So interesting, but if you read old Greco-Roman area/era reports of wild animals, which their military took excellent stock of, it depended wildly on season, number of people and normal animals in the area on how particularly aggressive wild animals were and how much they cared about the presence of humans as a deterrent. Modern reports show a significant decrease in generally willingness of animals to engage humans and their livestock, though this is also not universally true, and varies significantly in some areas of the world.

Though the lynxes in this game seem to be straight up suicidal insanity.

Matti-patti

« Reply #7 on: June 04, 2021, 09:35:49 PM »
A decent article on livestock guardian dogs I found and wanted to share: https://yellowstonevalleywoman.com/the-rise-of-livestock-guardian-dogs/

Maybe some born and bred herd dogs from the northern tribes some day?

PALU

« Reply #8 on: June 05, 2021, 11:29:25 AM »
Even if the Vikings may have been visiting the Americas by the end of the UrW timeline, they probably didn't bring any dogs back. Also, you don't have to go to the new world to find usage of dogs specifically bred for herding/livestock guarding, but the UrW dog seems to be a hunting dog breed, not a herding one.

Matti-patti

« Reply #9 on: June 05, 2021, 02:23:34 PM »
Even if the Vikings may have been visiting the Americas by the end of the UrW timeline, they probably didn't bring any dogs back. Also, you don't have to go to the new world to find usage of dogs specifically bred for herding/livestock guarding, but the UrW dog seems to be a hunting dog breed, not a herding one.

All the livestock guard dogs used in US are of European or West Asian origin, though from the Mediterranean world (Portugal, Spain, France, Italy, the Balkans and Turkey) rather than the north. It does seem to be a very specific working dog type that is difficult to maintain a breed for. Apparently some breeds that were at some point specialized for it simply don't work at it anymore. Indeed it seems like the study mentioned in that article has since concluded and the breeds it found to be best were all not very established recent imports to US. And the breeds that are used to corral the herds and the breeds that are used to kick wolves around are distinct ones and don't work at each others' jobs.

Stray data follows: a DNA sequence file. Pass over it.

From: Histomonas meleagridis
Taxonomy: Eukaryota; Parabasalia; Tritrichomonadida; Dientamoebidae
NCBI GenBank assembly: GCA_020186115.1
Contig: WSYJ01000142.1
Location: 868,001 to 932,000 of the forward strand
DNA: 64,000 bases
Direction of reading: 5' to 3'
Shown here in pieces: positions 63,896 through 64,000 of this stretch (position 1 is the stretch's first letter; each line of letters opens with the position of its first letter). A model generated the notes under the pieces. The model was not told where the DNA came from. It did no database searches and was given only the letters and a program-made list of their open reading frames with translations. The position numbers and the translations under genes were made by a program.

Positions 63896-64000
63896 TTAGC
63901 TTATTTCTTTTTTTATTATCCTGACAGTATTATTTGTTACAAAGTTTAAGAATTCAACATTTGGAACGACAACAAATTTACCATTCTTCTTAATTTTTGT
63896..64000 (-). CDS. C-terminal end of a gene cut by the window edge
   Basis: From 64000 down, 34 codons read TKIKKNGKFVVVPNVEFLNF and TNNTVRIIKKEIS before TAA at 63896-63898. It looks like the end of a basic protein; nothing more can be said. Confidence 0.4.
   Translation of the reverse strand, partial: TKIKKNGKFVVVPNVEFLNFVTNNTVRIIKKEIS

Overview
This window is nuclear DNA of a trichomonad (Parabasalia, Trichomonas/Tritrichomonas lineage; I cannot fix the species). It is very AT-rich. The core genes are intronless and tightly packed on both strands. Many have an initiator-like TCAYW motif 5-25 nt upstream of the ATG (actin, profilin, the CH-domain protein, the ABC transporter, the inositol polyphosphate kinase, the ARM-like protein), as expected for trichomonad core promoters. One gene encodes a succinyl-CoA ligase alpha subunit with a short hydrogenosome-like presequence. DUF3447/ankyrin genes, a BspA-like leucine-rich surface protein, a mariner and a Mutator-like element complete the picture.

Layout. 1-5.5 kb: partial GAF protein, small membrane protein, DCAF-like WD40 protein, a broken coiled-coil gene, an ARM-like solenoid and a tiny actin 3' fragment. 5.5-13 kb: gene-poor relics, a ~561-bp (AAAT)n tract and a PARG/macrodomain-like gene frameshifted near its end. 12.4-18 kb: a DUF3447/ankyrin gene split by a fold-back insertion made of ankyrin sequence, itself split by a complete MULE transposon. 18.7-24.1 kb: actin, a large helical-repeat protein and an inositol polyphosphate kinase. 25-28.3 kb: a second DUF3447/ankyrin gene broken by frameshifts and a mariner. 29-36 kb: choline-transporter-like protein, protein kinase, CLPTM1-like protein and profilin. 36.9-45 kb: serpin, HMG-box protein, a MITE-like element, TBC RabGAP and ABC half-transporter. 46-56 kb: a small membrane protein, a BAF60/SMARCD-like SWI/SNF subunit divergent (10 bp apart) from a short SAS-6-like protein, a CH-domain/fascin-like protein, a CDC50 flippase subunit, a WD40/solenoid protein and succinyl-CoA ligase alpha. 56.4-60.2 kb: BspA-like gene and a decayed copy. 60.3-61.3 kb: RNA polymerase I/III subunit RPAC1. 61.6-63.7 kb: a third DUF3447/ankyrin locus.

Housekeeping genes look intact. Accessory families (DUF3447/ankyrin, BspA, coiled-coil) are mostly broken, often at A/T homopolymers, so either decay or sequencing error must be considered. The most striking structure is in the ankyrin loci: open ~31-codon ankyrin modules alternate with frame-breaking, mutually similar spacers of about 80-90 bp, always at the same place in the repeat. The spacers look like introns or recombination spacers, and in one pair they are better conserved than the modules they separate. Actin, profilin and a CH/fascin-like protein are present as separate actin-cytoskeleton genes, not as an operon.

How applicable it is to iron age Sami I don't know. All the dog breeds today associated with Sami seem to be rather modestly sized animals, more like 30 kg than the 50 kg + (wolf sized) that the Mediterranean guard dog breeds are. And Sami don't ultimately have very long history as herdsmen, so it might be reasonable to assume they never developed as sophisticated breeds as the Mediterraneans who had millennia to go at this stuff. But they are the only peoples in URW that I'd expect to have breeds of that sort.
« Last Edit: June 05, 2021, 02:47:47 PM by Matti-patti »

Ara D.

« Reply #10 on: June 11, 2021, 08:23:31 PM »
My two cents are if we went for most likely real world behavior I feel that UrW dogs would deter predators from a this is my territory get off mentality vrs this is my pack/herd and I'll fight against all odds. Also in my experience hunters and herders like to chase things that run and sheep definitely run from strange dogs so in the real world it would be very risky to leave a dog trained to chase and bark in a pen full of animals that tend to flee. Or long story short, a dog wandering the home stead like a village dog would deter predators but in the pen unsupervised would result in dead sheep stuck on the fence

 

anything